Trial by terror
The explosion that killed six people and injured scores of others in a packed cinema hall in Ludhiana on Sunday suggests that terrorists are choosing soft targets to confuse security agencies. From all accounts, hundreds of people — mainly poor migrant workers — were crammed into the ill-fated theatre to watch the late-night screening of a new movie when the bomb went off. The intent was clearly to inflict heavy casualties by triggering a blast in a crowded place and traumatise the local population. Although it is too early to draw any firm conclusions, it is not improbable that terror cells of the Babbar Khalsa International (BKI) could have carried out this dastardly act. Several such cells are believed to be trying to re-activate in Punjab, using their links across the border in Pakistan as well as with other terrorist outfits elsewhere.
It cannot be ruled out either that the blast could be part of the serial terrorist strikes that have haunted the subcontinent of late, considering that it followed close on the heels of last Thursday’s explosion at the Sufi shrine of Ajmer in Rajasthan that killed two people. These outrages could also be aimed at the next meeting of the Indo-Pakistan Joint Mechanism on Terror, which is round the corner. If there’s anything more unfortunate than the tragic loss of life, it is the helplessness of the state police and central security agencies that are caught completely off-guard every time. In this particular case, it is no excuse that terror strikes have almost faded from memory in Punjab since the last major incident 12 years ago — the assassination of former Punjab Chief Minister Beant Singh by a suicide bomber in Chandigarh. After all, it was barely a couple of years ago that Punjab-based terrorist groups like the BKI were found to have been involved in the twin bomb blasts in cinema halls in Delhi. Terrorists being more ideologically than geographically based, they often instigate terror on their own. Gathering this intelligence remains one of the greatest challenges, which, sadly, our agencies don’t seem to be able to address at all.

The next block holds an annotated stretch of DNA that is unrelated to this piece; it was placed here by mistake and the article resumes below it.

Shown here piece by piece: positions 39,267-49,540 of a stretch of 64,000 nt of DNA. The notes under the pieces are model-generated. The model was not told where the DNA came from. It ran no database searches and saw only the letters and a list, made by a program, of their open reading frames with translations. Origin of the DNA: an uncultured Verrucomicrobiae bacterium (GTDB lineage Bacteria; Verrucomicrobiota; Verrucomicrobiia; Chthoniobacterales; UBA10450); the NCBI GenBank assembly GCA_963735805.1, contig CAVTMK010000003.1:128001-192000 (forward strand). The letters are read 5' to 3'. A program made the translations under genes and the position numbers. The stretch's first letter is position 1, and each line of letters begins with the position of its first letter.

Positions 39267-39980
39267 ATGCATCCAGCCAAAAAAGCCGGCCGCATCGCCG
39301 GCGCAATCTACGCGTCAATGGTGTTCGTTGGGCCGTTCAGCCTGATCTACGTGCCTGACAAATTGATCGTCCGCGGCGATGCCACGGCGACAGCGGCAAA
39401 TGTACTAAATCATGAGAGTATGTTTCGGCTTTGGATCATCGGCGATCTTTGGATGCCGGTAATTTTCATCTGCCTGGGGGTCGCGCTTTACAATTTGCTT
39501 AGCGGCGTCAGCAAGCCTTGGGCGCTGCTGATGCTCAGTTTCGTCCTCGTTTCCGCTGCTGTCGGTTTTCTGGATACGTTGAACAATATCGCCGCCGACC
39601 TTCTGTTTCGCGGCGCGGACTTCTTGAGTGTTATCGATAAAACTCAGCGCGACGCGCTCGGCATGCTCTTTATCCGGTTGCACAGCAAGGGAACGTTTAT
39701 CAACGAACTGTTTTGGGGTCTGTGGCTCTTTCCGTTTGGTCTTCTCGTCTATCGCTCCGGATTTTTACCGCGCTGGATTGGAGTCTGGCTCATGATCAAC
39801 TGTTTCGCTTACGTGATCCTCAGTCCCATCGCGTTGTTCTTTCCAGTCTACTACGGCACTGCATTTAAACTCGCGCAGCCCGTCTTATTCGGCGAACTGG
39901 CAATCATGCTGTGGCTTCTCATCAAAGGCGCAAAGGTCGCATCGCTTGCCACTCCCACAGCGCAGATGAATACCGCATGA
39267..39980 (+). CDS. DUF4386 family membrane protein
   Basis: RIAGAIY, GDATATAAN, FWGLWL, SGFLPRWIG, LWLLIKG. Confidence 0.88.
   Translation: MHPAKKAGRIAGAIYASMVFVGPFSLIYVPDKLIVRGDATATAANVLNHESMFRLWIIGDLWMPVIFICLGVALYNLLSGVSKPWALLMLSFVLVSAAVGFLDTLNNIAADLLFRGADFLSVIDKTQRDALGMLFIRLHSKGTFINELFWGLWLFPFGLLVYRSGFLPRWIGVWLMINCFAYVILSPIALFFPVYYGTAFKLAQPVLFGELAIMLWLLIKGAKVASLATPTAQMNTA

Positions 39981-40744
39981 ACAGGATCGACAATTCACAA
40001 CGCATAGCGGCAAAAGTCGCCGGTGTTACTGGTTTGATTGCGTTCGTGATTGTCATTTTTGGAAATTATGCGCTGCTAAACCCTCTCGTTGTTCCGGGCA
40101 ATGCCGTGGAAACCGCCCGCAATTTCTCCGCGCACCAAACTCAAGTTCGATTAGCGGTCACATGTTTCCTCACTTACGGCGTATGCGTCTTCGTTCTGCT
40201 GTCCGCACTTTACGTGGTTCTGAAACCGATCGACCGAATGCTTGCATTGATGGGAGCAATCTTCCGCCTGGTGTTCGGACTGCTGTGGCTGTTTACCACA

Security agencies must give up their fire-fighting tradition of combating terror and work out more prophylactic measures. Otherwise, no matter how many safety precautions are proposed and implemented, serious vulnerabilities will continue to be ominously exposed. As happened in Ludhiana last weekend.